The two plaster models included here are without signature marks of any type.  They are most likely a pair submitted at one time by a single artist as their patina and style look quite similar. The creamy, antique white obverse has IN GOD WE TRUST in front of the portrait, a widely spaced LIBERTY above and a closely spaced date set off-center below. There are some pencil marks that appear to be guidelines on the model as well as some tape on the edge, though the tape does not appear to have any function. The reverse is unmarked aside from some red, violet or pink ink that has long ago bled. The most dramatic feature readily visible, aside from the design, are a pair of holes drilled neatly through the model, each with an outer diameter of approximately 3/8 inch, perhaps for mounting on a wall. The likely mate for this obverse is a reverse that is strikingly similar to what was finally put into production later in 1938. It has many of the features we are familiar with on the first Jefferson nickels, but also has a pair of bold stars and the fine details of Monticello are in striking relief. Interestingly, the ink seen on the obverse mate is also seen on this piece in the field beneath E PLURIBUS UNUM as well as on the reverse. Additionally, myriad pencil markings are on the surfaces, generally along the edge and plain back, as well as a fairly large chip that has been lost from the rim above the A in AMERICA. This model also has holes drilled into it.

Each model is approximately 8-1/2 x ¾ inches.

 

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Unsigned Plaster Model for the Jefferson Nickel Competition of 1938

Unsigned Plaster Model for the Jefferson Nickel Competition of 1938

A Treasury Department Art Projects Bulletin, No. 14, of 1938 announced an open competition for the design of the new Jefferson nickel. Although the competition was open to the public, there had been a number of announcements already mailed off to known artists who might be interested and capable. The winner of the competition would receive $1,000 and the committee to pick the winner would be composed of Nellie Tayloe Ross, Director of the Mint along with the sculptors Sidney Waugh, Albert Stewart and Heinz Warneke. Two of the major requirements were that the models could not be signed and that any artist that would have liked to have had his or her models returned would have to pay for the return shipping. Additional detailed instructions as to the format and content were included in the announcement. Approximately 390-entries were submitted and, unfortunately, the great majority of those entries have not been found and/or connected to their artists. The winner of the competition was of course Felix Schlag, with Honorable Mention going to Henry Kreis. Kreis is better known to modern numismatists as the designer of the Connecticut and Bridgeport commemorative half dollars and the artist who engraved the obverse of the Robinson commemorative half dollar. Although Schlag won the competition, the final reverse design chosen to be placed into production bore little resemblance to his dramatic three-quarters view of Monticello.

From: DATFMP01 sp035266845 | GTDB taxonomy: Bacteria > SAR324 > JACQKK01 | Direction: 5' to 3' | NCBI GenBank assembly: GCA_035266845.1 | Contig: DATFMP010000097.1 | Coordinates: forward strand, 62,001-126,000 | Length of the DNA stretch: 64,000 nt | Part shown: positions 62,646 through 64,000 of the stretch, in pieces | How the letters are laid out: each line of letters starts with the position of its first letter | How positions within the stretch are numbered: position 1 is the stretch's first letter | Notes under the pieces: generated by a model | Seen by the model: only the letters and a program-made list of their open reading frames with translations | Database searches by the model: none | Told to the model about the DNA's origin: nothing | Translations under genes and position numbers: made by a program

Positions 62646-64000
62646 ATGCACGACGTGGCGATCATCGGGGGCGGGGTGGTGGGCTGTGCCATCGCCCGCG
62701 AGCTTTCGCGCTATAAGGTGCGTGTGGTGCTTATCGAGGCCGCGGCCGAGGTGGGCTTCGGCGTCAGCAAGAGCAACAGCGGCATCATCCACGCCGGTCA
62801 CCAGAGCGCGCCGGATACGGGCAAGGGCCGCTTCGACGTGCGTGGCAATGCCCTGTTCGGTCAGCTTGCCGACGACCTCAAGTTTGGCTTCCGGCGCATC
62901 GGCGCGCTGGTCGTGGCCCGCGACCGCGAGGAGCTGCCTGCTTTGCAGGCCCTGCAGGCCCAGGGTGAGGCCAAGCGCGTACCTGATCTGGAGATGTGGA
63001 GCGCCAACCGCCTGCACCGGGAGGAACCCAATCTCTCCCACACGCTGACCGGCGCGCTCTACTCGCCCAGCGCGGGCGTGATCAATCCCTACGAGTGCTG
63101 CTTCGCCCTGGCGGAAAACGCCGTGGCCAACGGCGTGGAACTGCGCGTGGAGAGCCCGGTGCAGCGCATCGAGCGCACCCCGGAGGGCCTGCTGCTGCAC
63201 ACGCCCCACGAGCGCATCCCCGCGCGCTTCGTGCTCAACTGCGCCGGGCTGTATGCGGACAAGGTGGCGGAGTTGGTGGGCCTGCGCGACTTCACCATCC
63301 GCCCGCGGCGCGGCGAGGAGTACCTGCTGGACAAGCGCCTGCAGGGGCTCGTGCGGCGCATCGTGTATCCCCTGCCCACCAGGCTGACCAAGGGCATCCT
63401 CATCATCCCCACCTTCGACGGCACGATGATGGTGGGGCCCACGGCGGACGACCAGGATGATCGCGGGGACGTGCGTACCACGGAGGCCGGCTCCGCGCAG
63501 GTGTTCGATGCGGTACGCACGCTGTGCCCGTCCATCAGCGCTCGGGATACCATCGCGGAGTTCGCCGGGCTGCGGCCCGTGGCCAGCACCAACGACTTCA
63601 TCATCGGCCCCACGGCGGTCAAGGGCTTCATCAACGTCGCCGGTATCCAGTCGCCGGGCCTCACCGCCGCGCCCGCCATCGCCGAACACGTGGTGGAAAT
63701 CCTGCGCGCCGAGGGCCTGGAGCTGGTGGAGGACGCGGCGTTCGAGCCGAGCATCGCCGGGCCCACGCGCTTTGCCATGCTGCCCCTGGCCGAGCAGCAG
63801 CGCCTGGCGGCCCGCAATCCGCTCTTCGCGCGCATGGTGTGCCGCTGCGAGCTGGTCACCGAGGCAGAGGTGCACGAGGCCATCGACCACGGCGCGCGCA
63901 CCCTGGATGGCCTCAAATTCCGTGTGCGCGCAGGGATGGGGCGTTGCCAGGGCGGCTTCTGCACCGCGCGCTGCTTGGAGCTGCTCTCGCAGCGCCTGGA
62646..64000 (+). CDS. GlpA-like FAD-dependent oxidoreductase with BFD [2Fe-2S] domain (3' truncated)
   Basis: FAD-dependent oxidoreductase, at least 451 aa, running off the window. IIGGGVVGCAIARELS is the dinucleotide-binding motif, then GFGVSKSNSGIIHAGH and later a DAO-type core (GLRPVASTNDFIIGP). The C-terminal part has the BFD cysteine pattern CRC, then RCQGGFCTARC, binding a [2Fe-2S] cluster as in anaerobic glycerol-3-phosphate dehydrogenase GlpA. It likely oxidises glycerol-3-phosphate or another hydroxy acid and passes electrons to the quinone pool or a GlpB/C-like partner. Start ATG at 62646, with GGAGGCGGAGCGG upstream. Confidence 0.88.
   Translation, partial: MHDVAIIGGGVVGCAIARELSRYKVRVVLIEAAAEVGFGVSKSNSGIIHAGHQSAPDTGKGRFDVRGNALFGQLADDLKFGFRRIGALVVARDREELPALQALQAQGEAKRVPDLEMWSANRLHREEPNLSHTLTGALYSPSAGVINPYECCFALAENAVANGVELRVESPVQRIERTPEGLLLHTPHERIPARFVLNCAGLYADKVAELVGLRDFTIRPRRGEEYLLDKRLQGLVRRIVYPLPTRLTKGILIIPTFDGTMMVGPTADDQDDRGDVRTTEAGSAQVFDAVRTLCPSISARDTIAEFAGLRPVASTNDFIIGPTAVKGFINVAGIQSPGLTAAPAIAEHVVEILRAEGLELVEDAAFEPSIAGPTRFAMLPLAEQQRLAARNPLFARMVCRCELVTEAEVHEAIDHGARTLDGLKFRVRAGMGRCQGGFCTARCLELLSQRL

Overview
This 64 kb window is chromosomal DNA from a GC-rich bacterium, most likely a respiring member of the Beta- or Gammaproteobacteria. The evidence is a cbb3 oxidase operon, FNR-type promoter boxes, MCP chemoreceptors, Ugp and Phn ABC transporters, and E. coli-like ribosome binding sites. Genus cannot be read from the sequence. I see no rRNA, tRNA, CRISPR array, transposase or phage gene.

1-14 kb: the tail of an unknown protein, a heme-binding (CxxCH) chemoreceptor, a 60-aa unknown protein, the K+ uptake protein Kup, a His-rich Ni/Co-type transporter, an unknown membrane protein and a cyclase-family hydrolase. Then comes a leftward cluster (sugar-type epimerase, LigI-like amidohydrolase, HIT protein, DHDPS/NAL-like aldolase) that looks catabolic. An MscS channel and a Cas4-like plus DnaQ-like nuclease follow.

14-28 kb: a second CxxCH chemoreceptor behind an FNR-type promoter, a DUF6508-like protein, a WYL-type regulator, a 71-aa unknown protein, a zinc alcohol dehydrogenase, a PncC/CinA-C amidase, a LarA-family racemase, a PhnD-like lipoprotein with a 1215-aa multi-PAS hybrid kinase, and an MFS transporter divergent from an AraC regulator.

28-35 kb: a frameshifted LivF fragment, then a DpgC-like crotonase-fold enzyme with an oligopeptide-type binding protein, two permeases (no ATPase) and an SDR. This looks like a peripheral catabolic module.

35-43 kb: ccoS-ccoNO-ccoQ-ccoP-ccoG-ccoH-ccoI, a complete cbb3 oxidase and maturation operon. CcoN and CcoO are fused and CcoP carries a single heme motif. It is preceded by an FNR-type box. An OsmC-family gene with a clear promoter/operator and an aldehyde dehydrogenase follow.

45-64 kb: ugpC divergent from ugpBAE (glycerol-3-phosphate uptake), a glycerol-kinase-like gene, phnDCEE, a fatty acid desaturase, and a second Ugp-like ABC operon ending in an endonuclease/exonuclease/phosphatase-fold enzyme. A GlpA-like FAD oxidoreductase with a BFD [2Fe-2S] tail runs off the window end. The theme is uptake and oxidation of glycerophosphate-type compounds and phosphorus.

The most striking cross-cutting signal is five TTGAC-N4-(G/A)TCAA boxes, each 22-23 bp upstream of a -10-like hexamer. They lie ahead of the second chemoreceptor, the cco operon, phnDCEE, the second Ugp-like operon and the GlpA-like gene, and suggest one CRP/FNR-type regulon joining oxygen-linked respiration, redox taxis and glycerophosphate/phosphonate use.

The plaster model included here is without signature marks of any type.  It is a snowy white obverse model with IN GOD WE TRUST behind Jefferson’s head, LIBERTY spaced widely directly above his portrait and spaced widely and centered beneath. The model has very visible, raised guidelines for the letters and numbers and some mild staining by TY of LIBERTY. The reverse and sides are essentially unmarked with a few chips noted near the base, which are not visible when looking directly at the plaster.

The model is approximately 8-1/2 x ¾ inches.

 

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Notes on Our Next Show





If you have items to SELL please stop by our table and we will be happy to discuss purchasing them

We will also have many items with us for you to view. If you are looking for anything in particular, or have an interest in anything on our website, please email or give us a call, prior to the show and we will make sure we bring this item for you to view.

Thank you and we look forward to meeting you.

Show Schedule